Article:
Imagine, for example, a Baptist family in need looking for food and shelter. The government tells the family they can visit the Mormon temple nearby or travel 100 miles for help from a "secular alternative."

Bush's policies will put the disadvantaged in an impossible position. They will either submit to religious coercion or go without food, shelter or other needed services to which they are legally entitled. Placing people in need in this kind of position is wrong.

4. Bush's plan opens the door to federal regulation of religion.

Government always regulates what it finances. This occurs because public officials are obliged to make certain that taxpayer funds are properly spent. Once churches, temples, mosques and synagogues are being financed by the public, some of their freedom will be placed in jeopardy by the almost certain regulation to follow.

Houses of worship that have flourished as private institutions may suddenly have their books audited or face regular spot checks by federal inspectors in order to ensure appropriate "accountability."

5. The vitality of faith communities will be hurt.

For years, millions of Americans have become active with their local houses of worship, making special contributions as a way to strengthen their ties to their faith traditions and increase personal piety. Once religious institutions are working in tandem with the federal government and receiving tax dollars to provide services, members may be less inclined to "dig a little deeper" to help with expenses.

As these contributions drop off, the attendant spirit of volunteerism may also wither away. Making religious institutions dependent on the government for money will only harm these institutions and their vitality in the long run.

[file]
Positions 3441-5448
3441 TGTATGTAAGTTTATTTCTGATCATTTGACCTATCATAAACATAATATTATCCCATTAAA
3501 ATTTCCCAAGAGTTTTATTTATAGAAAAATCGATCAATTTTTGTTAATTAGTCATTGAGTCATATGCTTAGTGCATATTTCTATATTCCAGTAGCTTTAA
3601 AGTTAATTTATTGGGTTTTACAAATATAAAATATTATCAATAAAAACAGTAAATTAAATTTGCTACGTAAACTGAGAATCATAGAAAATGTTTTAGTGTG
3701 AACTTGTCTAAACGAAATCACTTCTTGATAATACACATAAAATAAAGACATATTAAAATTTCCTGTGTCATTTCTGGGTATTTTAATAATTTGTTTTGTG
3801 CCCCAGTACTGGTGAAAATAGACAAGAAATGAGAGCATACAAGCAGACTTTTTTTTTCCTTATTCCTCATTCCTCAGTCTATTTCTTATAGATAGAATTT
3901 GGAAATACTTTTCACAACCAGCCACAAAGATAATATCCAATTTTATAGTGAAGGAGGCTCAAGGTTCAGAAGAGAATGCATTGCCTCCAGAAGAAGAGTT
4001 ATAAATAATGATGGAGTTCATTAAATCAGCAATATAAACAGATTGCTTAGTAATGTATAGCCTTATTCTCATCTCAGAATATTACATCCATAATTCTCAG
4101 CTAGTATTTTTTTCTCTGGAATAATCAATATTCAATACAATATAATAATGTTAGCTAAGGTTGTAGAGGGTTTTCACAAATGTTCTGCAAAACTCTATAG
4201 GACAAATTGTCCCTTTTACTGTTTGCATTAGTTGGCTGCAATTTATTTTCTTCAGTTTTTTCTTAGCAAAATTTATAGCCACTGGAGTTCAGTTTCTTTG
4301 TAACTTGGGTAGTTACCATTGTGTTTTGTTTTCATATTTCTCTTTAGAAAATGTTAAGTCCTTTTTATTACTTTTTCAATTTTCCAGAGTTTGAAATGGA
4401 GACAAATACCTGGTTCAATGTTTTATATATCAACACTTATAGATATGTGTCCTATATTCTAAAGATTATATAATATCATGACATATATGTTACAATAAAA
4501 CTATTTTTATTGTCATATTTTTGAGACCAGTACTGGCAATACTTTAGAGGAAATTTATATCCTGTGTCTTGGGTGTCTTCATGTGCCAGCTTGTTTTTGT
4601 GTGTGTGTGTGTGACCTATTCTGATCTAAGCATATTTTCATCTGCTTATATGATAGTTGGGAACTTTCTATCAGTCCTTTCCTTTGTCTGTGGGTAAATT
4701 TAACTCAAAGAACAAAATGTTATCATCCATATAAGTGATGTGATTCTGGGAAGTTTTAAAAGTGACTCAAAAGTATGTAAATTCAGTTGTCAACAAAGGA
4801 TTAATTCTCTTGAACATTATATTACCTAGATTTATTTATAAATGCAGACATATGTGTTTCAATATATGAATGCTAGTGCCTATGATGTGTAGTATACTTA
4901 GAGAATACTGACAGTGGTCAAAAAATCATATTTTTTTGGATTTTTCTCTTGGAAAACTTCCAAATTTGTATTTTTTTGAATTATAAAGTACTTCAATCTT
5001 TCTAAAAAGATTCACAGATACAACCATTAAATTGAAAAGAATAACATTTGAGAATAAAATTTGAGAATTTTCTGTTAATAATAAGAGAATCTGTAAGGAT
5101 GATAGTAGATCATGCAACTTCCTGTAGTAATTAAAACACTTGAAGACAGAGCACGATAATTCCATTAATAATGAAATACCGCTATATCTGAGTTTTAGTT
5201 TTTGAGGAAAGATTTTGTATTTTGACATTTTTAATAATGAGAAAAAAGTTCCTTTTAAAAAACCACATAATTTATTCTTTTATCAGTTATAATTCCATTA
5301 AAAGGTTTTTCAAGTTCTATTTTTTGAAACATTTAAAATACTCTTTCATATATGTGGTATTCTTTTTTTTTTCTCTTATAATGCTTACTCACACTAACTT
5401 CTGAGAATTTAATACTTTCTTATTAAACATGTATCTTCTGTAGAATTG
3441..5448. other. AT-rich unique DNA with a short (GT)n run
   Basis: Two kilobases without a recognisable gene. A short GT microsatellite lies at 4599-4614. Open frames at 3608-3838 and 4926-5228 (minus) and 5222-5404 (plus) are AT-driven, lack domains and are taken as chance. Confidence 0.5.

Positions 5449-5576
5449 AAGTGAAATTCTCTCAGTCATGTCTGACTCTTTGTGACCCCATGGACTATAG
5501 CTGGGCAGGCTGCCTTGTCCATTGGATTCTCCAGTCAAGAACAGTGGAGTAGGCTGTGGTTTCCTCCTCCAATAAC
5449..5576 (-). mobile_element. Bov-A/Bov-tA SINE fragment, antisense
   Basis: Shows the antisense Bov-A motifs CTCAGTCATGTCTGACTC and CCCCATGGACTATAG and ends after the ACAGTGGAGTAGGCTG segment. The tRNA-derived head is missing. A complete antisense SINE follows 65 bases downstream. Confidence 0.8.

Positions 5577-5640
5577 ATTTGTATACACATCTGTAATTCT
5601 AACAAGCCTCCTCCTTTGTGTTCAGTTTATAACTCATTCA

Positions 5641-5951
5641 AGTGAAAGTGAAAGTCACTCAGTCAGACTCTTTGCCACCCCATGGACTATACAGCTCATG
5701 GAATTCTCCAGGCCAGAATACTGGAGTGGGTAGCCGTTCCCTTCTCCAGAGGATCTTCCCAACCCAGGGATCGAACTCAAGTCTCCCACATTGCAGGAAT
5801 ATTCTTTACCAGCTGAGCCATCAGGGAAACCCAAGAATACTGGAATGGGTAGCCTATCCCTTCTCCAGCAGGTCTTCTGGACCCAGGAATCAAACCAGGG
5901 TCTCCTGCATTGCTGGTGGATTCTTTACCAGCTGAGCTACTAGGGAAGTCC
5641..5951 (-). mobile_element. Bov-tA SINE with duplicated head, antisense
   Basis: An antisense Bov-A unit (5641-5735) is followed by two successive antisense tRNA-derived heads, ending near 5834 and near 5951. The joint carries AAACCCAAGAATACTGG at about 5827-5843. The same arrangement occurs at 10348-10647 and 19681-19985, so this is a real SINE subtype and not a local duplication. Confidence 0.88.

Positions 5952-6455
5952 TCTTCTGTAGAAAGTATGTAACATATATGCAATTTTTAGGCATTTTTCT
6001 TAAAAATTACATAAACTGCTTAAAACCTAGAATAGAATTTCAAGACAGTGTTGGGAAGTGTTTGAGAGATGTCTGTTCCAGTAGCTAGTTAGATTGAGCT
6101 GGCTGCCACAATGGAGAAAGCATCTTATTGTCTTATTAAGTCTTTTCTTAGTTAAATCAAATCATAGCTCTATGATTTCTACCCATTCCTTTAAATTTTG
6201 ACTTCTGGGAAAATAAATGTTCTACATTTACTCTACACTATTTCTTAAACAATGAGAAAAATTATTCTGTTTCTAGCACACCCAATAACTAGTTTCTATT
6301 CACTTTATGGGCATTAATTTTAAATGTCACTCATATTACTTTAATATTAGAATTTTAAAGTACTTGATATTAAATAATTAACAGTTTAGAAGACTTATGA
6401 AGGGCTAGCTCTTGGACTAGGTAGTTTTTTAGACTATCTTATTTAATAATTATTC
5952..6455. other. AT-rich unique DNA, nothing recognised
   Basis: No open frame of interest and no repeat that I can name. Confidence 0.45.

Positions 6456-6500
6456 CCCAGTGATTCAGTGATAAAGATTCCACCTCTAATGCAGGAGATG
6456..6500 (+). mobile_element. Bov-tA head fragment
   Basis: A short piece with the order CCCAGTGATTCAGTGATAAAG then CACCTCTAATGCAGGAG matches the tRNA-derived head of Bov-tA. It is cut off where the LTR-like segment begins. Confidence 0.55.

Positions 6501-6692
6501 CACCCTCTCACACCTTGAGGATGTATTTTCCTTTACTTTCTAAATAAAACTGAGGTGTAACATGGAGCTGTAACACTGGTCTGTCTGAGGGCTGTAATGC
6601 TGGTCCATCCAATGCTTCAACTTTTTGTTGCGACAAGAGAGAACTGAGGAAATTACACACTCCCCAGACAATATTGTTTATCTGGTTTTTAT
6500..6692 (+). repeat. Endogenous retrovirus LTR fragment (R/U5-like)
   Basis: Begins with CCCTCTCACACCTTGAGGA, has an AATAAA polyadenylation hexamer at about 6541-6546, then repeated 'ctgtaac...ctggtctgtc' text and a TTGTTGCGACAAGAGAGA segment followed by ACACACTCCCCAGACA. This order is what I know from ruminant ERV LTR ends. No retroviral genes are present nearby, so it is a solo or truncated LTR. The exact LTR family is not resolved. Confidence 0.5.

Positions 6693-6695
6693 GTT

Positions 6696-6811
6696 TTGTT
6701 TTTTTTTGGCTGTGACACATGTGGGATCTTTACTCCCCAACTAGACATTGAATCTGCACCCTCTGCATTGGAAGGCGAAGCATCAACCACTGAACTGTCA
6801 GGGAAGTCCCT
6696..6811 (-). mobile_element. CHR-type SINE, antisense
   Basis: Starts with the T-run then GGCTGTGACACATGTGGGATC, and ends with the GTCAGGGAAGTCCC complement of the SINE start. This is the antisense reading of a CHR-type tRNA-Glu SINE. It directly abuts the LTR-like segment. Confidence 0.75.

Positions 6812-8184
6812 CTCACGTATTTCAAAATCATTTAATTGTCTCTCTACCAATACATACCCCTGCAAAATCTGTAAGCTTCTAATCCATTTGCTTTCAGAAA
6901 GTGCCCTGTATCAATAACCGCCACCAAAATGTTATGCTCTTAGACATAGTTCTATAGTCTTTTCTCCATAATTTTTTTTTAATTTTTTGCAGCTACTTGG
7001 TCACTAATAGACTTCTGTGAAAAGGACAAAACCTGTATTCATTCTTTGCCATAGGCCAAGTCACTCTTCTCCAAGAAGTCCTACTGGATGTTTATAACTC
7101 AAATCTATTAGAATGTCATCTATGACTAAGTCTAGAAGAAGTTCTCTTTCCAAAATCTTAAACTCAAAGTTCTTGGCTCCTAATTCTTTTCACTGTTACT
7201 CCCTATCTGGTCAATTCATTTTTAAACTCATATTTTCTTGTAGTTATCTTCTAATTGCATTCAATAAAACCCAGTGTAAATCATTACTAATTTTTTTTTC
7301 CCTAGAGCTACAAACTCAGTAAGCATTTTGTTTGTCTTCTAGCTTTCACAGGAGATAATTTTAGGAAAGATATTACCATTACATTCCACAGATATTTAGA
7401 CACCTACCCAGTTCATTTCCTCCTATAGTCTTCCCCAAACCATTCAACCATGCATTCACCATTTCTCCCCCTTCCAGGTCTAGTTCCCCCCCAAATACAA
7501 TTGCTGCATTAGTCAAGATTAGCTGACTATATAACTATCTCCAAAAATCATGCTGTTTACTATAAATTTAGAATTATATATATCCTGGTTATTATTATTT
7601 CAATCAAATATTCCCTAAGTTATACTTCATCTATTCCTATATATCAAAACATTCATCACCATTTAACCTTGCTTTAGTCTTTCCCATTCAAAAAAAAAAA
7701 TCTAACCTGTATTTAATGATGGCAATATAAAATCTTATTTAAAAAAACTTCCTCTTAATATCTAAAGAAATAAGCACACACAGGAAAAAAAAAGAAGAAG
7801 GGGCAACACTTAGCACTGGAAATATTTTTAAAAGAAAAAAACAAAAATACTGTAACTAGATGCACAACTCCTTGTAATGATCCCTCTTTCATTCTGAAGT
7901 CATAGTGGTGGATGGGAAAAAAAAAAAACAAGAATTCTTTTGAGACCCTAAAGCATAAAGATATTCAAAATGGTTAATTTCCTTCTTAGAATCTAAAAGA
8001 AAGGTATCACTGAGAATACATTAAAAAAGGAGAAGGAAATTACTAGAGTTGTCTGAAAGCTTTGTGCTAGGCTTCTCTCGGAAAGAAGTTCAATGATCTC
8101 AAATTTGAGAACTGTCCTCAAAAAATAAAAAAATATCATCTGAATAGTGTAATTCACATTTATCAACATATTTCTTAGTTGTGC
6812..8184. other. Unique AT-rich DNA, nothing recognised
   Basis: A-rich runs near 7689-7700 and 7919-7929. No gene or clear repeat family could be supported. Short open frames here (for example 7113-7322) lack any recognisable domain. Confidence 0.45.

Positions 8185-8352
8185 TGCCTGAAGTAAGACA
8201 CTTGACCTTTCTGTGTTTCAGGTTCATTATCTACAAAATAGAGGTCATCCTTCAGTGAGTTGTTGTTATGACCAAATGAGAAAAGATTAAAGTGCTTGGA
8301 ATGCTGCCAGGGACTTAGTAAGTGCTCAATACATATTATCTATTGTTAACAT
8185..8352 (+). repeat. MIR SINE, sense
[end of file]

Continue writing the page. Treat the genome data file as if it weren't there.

6. Bush's plan pits faith groups against each other.

Since the founding of the nation, all religious groups have stood equal in the eyes of the law.

The Bush plan, however, calls for competition between religious groups. For the first time in American history, religious groups will be asked, indeed encouraged, to battle it out for a piece of the government pie. Pitting houses of worship against each other in this fashion is a recipe for conflict.

7. Some religions will be favored over others.

While on the campaign trail, Bush promised that he would "not discriminate for or against Methodist or Mormons or Muslims or good people with no faith at all."

Then he announced he would not allow funding of the Nation of Islam, because, as he sees it, the group "preaches hate." The president has not, however, explained how the government will decide which groups preach "hate," and which preach "love." Stephen Goldsmith, who will be chiefly responsible for implementing the president's plan, has indicated the administration may also discriminate against groups affiliated with the Wiccan faith.

The Bush plan is already on shaky legal ground; once the president starts picking and choosing which faiths will get government aid and which ones won't, the plan quickly starts to drown in constitutional quicksand.

8. There's no proof that religious groups will offer better care than secular providers.